To support a growing number of enterprise customers relying on Iteratively to govern their analytics schema, we're revamping our platform and implementing robust, Git-like versioning directly in the product.
Wrangling your analytics
As the need for high-quality analytics data in an organization grows, two things usually follow:
- More people get involved and contribute changes to the tracking plan
- The tracking plan grows and begins to evolve in unexpected ways
At first, tracking plans feel deceptively simple. A Google Sheet, Airtable, or even a Confluence page gets the job done — one person defines the app's key events, another person instruments them in the product.
Others on the team begin to notice the stream of valuable data coming in and ask for more. What would it take to instrument a new feature or experiment? Can we also capture X? Please remove event Y, we no longer need it.
Soon, what used to be a simple document begins to take on complexity. A new column to track the person responsible. Another to list expected values. Developers start to mark events implemented or WIP, and add another column to note the app version the event shipped in. Someone overwrites someone else's changes so next time that person makes a copy of the spreadsheet first. And throughout all this, events and properties are being added, renamed, and deleted.
To help companies tackle this chaotic nature of tracking plan change management, we are adding support for:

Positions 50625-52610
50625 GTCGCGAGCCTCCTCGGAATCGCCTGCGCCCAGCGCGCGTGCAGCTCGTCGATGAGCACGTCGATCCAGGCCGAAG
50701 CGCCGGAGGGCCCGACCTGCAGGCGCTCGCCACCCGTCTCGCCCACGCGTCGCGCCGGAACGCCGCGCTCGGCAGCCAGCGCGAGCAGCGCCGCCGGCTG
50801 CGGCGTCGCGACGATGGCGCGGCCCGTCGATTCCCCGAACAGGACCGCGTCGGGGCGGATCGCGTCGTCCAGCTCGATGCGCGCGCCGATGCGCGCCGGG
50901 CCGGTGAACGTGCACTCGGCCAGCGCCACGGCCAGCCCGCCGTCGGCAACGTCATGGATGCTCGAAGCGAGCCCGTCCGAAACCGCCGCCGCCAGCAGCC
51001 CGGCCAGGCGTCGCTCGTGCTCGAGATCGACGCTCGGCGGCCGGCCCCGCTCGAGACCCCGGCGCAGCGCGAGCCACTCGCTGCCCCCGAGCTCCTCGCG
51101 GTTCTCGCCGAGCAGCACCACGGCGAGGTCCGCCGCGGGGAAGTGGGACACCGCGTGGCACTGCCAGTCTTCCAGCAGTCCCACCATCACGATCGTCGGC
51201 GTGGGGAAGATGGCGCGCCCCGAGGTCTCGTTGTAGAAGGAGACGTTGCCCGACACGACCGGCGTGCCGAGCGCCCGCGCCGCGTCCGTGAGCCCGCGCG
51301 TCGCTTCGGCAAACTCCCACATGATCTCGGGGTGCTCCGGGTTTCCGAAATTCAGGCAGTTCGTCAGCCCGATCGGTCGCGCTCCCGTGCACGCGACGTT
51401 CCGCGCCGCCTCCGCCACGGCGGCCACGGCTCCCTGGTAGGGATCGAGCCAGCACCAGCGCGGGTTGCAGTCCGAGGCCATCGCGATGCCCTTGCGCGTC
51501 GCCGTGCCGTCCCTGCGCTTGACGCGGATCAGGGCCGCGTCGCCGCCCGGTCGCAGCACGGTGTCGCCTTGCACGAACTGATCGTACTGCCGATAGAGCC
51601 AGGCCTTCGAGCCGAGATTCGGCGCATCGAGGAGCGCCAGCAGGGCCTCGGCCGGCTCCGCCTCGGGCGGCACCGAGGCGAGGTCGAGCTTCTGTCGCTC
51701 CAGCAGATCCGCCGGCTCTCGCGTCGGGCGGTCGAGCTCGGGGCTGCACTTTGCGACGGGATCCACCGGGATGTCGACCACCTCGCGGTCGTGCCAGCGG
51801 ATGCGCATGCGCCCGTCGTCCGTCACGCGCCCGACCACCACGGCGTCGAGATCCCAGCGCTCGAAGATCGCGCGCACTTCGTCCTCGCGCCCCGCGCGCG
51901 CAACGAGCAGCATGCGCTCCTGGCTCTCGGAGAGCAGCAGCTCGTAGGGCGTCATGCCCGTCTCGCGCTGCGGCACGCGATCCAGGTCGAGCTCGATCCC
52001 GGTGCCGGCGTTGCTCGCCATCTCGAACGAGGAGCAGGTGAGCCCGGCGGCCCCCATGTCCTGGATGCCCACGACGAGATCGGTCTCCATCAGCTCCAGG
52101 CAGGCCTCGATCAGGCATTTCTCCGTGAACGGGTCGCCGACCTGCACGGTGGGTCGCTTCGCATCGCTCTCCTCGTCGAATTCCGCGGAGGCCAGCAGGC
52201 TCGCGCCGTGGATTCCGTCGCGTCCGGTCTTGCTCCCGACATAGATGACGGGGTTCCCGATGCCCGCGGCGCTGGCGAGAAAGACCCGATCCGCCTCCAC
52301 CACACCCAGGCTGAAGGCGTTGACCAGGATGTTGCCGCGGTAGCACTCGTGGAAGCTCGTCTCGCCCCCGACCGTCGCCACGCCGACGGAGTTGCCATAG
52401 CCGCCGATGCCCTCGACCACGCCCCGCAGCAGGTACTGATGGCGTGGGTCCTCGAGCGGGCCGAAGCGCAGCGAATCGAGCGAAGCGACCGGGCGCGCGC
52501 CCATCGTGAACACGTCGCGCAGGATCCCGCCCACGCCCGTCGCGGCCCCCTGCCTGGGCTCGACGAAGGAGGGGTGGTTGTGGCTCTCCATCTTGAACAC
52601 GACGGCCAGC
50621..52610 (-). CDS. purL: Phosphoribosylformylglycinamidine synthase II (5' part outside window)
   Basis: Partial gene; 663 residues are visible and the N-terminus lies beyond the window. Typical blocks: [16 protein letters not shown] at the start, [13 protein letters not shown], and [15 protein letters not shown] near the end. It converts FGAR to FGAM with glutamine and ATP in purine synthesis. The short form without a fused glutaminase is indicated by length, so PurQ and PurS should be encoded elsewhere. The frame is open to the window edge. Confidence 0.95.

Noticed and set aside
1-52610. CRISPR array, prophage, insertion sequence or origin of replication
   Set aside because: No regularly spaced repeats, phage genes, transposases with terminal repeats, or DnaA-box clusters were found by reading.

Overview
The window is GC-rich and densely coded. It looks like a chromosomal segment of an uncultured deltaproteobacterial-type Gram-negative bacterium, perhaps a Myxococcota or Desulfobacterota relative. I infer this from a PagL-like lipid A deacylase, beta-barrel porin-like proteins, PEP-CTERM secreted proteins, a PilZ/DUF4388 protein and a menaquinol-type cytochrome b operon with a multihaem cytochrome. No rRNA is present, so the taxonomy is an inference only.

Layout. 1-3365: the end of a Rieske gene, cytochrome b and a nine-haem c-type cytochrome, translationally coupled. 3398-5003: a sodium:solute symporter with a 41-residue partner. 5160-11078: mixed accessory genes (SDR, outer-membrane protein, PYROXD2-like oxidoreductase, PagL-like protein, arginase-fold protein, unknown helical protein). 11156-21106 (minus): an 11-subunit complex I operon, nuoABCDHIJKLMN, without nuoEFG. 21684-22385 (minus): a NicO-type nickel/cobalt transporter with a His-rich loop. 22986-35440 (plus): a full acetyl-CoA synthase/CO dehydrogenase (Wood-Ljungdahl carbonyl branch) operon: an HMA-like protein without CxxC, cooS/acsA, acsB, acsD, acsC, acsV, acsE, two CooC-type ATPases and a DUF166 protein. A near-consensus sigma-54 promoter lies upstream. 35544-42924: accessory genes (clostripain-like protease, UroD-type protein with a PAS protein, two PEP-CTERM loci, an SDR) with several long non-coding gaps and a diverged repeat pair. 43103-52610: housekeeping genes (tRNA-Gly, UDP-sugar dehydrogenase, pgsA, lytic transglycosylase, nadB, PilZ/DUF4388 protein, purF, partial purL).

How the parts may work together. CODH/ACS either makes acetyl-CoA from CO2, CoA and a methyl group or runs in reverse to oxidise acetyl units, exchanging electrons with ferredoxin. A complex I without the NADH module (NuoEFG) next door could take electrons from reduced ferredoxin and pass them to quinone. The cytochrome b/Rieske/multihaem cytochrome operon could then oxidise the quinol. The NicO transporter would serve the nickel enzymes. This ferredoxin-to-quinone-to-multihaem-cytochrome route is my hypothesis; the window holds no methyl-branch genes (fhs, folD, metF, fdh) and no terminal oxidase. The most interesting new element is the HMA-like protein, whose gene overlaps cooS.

- Tracking plan versioning, with support for staging areas and parallel branches so teams can work side-by-side and merge their work when ready
- Granular versioning of individual events so changes to their schema (shape) are explicit and clearly visible to everyone on the team
Tracking plan versioning
We are building Iteratively to be like a Git repo for a team's analytics schema. Tracking plans are implemented in code and interpreted by code, so behind the scenes, we are treating them as code.
Going forward, every company account is provisioned with its own tracking plan version tree. A tree represents the evolution of a company's tracking plan, and each node in the tree represents a tracking plan version. We track exactly how each version came about — what the plan looked like before and after — and can visualize this progression to help teams understand the origins of their analytics data.
Tracking plan versions get created when a team is happy with a proposed set of tracking plan changes and decides to publish them. Up to that point, the team works on those changes in a separte staging area without disrupting anyone else. By default, developers don't see those changes, so they can't accidentally implement them in the product. But once the changes are ready and published, a new permanent version is created and committed to the tree.